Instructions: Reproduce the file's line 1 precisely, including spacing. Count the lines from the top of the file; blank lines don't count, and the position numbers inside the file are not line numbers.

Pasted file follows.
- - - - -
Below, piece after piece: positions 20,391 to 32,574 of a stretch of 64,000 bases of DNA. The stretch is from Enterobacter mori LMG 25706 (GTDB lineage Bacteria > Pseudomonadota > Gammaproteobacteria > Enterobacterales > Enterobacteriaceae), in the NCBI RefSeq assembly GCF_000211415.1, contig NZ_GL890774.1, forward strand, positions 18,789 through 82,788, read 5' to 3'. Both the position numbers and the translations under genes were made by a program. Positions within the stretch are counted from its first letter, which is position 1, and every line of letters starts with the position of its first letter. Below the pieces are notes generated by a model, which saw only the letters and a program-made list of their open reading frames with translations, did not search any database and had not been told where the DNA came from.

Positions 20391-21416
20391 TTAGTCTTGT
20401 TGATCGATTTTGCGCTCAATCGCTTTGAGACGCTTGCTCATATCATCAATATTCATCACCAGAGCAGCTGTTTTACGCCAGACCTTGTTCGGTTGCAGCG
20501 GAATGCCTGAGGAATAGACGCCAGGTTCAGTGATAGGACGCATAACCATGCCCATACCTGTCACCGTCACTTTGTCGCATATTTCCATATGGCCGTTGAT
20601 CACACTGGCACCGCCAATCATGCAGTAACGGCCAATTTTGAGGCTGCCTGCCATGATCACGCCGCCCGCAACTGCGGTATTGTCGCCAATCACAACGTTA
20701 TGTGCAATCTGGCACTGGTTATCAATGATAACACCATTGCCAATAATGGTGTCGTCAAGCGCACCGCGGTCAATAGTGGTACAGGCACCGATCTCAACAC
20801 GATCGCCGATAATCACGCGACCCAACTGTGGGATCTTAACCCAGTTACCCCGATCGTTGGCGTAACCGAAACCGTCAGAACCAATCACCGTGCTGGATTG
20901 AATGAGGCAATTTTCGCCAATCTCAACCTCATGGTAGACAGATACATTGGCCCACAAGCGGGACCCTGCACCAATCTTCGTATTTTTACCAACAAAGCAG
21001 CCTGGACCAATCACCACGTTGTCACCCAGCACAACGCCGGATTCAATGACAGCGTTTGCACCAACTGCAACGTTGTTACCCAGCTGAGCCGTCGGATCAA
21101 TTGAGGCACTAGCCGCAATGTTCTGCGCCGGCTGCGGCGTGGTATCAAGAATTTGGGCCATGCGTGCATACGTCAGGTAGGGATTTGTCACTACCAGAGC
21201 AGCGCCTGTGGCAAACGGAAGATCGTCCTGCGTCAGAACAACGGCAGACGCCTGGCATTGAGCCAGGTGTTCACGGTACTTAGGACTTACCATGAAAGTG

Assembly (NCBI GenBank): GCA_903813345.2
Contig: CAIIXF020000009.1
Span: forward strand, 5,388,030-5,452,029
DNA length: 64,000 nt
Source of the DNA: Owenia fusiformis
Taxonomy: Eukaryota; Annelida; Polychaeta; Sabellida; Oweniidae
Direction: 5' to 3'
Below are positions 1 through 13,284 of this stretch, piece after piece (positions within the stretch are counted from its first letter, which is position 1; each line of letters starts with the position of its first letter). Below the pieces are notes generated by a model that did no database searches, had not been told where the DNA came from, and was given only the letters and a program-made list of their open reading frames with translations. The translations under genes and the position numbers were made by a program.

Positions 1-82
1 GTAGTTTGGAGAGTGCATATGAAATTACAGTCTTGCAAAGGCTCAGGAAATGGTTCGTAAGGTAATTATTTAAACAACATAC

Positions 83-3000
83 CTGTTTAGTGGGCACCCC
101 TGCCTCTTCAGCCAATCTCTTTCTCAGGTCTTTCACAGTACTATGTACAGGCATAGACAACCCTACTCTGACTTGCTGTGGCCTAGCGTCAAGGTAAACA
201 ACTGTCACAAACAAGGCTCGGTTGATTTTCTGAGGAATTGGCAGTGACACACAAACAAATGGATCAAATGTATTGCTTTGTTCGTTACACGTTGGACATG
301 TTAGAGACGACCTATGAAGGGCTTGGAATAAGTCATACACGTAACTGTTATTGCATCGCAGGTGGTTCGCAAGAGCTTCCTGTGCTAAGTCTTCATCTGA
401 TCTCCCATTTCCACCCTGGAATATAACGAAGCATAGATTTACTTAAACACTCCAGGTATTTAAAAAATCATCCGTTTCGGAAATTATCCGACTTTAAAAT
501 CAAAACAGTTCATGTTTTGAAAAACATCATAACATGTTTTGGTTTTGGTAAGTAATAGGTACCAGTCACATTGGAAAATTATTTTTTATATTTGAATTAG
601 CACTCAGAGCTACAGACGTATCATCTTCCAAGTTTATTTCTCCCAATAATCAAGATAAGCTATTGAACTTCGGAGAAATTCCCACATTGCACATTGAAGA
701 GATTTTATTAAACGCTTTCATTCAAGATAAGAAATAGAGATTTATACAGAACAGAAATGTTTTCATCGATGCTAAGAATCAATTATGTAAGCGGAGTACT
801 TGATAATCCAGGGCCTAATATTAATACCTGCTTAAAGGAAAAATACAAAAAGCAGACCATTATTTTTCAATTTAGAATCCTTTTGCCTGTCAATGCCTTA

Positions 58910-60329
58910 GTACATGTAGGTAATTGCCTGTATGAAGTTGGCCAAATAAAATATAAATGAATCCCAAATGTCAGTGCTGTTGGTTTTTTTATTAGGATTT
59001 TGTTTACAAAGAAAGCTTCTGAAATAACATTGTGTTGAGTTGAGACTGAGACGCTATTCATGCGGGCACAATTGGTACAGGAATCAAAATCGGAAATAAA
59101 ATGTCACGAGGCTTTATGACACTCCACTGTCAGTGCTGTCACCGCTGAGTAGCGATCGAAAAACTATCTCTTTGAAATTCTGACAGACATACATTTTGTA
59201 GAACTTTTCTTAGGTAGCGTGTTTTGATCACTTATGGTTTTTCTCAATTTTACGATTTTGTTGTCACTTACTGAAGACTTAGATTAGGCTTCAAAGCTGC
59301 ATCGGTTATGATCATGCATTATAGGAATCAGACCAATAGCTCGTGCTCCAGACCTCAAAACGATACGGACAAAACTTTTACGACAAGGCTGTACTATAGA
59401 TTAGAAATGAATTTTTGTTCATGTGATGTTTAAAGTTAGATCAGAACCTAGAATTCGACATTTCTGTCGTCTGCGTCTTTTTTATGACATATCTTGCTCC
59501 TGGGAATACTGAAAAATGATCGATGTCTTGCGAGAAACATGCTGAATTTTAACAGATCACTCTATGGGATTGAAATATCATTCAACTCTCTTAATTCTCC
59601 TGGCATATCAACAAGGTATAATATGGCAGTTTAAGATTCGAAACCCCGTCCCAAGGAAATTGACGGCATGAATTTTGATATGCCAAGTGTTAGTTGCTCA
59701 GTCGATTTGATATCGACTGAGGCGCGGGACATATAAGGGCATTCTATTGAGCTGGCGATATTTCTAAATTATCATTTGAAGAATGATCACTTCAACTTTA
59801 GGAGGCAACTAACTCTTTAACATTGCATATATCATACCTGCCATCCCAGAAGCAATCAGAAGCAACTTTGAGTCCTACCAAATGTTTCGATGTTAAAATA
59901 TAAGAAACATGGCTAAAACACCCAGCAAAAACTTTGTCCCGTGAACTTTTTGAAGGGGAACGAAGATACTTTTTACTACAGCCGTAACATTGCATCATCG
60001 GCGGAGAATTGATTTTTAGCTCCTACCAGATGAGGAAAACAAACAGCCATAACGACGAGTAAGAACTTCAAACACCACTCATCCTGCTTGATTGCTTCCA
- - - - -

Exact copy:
Below, piece after piece: positions 20,391 to 32,574 of a stretch of 64,000 bases of DNA. The stretch is from Enterobacter mori LMG 25706 (GTDB lineage Bacteria > Pseudomonadota > Gammaproteobacteria > Enterobacterales > Enterobacteriaceae), in the NCBI RefSeq assembly GCF_000211415.1, contig NZ_GL890774.1, forward strand, positions 18,789 through 82,788, read 5' to 3'. Both the position numbers and the translations under genes were made by a program. Positions within the stretch are counted from its first letter, which is position 1, and every line of letters starts with the position of its first letter. Below the pieces are notes generated by a model, which saw only the letters and a program-made list of their open reading frames with translations, did not search any database and had not been told where the DNA came from.